Children and Chores
By Christy Wilson Millard
“No! I don’t want to.”
I have just asked my three-year-old to pick up her blocks. Like a scene from the Old West we face off, arms crossed, expressions fierce, bodies rigid. She’s certain she isn’t picking up her blocks. I’m equally certain she will pick up her blocks – even if we stand here until suppertime!
Getting children to help around the house is not easy. Certainly, it’s faster to just do the work ourselves.
So, why bother training your preschooler to help with chores? Because, the rewards are great. By doing chores, your child learns responsibility, teamwork, respect for others and for possessions. In the process, your child gains confidence in his abilities.
Start training your child to do chores early. Once a child can walk, he is able to help with simple tasks. But training can begin even younger. Babies enjoy watching mommy wash dishes or sweep the floor. Use this time to explain what you are doing. “Mommy is cleaning the dishes. Before long, you will be big enough to help.”
Toddlers are naturally curious. They want to do whatever you are doing. Find ways to let them help. “Mommy is folding the laundry. Would you hand me a shirt from the basket?”
Your child’s responsibilities should be based on his abilities. Although, abilities vary greatly from child to child, generally, a two-year-old can help mommy carry laundry, put away toys and stir the cake batter. This same child will need mommy working alongside, keeping him focused.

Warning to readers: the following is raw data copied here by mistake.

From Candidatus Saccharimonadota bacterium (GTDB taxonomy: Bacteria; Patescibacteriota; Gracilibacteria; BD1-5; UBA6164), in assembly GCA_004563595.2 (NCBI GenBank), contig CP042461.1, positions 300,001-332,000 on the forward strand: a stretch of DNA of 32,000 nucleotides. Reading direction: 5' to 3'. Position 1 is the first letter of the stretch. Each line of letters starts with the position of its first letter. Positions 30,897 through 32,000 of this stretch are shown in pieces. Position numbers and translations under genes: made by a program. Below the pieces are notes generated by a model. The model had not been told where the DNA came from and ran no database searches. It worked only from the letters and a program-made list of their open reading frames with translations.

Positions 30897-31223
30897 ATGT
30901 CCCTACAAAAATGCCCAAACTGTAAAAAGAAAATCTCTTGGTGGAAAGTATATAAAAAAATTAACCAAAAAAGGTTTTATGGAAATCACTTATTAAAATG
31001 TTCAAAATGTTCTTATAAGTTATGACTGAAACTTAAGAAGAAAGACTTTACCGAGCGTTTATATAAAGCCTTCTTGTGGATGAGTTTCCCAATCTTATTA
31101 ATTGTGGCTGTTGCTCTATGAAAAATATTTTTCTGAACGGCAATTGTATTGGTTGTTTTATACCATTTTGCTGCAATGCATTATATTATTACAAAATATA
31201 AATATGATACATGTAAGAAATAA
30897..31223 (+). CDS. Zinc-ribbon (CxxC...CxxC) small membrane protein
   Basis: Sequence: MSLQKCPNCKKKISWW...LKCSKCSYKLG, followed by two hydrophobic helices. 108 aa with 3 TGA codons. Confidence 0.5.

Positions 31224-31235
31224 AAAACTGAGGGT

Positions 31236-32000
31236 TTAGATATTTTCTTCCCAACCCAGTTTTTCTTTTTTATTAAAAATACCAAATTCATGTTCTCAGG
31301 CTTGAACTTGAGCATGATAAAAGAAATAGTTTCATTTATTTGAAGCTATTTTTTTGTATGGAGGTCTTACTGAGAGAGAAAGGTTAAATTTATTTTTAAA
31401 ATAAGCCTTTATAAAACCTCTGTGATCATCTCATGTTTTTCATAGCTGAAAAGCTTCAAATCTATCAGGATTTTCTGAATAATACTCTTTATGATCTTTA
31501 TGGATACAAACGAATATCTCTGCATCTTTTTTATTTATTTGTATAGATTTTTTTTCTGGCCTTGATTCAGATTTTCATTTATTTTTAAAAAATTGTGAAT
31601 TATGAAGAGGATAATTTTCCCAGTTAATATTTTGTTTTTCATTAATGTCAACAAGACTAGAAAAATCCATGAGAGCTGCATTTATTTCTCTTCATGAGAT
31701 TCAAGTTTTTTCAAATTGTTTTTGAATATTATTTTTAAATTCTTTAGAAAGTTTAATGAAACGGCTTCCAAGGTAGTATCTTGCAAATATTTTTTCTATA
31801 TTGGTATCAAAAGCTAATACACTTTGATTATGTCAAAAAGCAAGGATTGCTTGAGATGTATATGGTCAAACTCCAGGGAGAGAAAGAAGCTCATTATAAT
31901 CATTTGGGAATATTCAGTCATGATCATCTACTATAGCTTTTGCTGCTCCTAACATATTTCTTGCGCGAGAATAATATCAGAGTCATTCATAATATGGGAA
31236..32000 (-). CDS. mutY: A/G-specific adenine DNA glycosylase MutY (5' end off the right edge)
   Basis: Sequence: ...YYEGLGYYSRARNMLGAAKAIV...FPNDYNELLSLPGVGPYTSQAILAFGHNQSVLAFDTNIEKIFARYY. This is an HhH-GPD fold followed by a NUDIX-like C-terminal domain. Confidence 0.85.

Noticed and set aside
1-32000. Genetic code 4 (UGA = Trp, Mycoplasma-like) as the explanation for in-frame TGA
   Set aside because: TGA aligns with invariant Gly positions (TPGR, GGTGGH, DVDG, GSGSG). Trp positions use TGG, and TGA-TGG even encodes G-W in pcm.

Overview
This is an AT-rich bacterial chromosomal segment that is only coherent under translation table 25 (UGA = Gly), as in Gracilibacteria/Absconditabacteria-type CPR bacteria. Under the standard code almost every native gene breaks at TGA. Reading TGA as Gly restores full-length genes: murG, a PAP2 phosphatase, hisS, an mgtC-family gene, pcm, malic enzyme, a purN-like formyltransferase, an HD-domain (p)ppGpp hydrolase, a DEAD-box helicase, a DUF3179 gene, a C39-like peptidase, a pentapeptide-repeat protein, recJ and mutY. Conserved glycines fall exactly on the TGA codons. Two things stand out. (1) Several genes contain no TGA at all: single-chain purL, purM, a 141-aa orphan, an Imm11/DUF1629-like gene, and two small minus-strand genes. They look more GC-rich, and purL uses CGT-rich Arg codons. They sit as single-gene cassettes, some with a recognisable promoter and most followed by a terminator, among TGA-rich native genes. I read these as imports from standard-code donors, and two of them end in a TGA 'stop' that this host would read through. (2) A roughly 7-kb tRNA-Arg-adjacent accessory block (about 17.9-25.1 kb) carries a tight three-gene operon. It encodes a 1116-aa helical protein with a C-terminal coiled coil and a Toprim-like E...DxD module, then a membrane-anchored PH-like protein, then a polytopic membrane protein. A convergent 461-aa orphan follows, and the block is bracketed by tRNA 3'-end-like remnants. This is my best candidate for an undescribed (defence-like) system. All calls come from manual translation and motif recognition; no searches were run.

Three-year-olds can do these same things, but with more autonomy.
Four-year-olds are beginning to do things on their own. They can be given daily responsibilities, such as making their bed and keeping their room clean.
Five-year-olds are capable of more detailed tasks such as: feeding the dog, cleaning off the table after supper and putting away their clean clothes.
Training children to do chores can be challenging but the rewards are many. Make your job easier and combat your child’s natural adversity to work, by making chores fun! Try these ideas for stimulating your pint-sized task force:
- Make it like a game. Huddle up. “Davy, you get the clothes out of the dryer and into the basket. Then Alice, you get the clothes from the washer into the dryer. Ready? Hands in. Go team!”
- Beat the clock. Time chores to see how fast a job can be finished. Write it down and try to be faster next time.
- In the Army. Have a daily room inspection. Develop a routine. This might include checking under beds for toys or bouncing a quarter on the bed. Make this age appropriate and more fun than strict.
- Make expectations clear. Children need to know what’s expected. If they have daily chores, make a list and hang it in plain view. Better yet, use a chalkboard so chores can be checked off when completed.
- Extra chores = extra cash. For older children, post an extra chores list. This could include things like cleaning out the car, pulling weeds from the flowerbeds or anything not done on a daily basis. Beside each item, list the amount of money you will pay for the job. Enterprising children will seize this opportunity to earn extra cash.
- The great toy round-up. To motivate children to pick up toys, get a small wagon. (Or attach a short piece of rope to a sturdy cardboard box.) This is the garbage truck. Help your child "drive" his truck through the house, loading it with toys. Once filled, pull the truck to the child’s room and unload.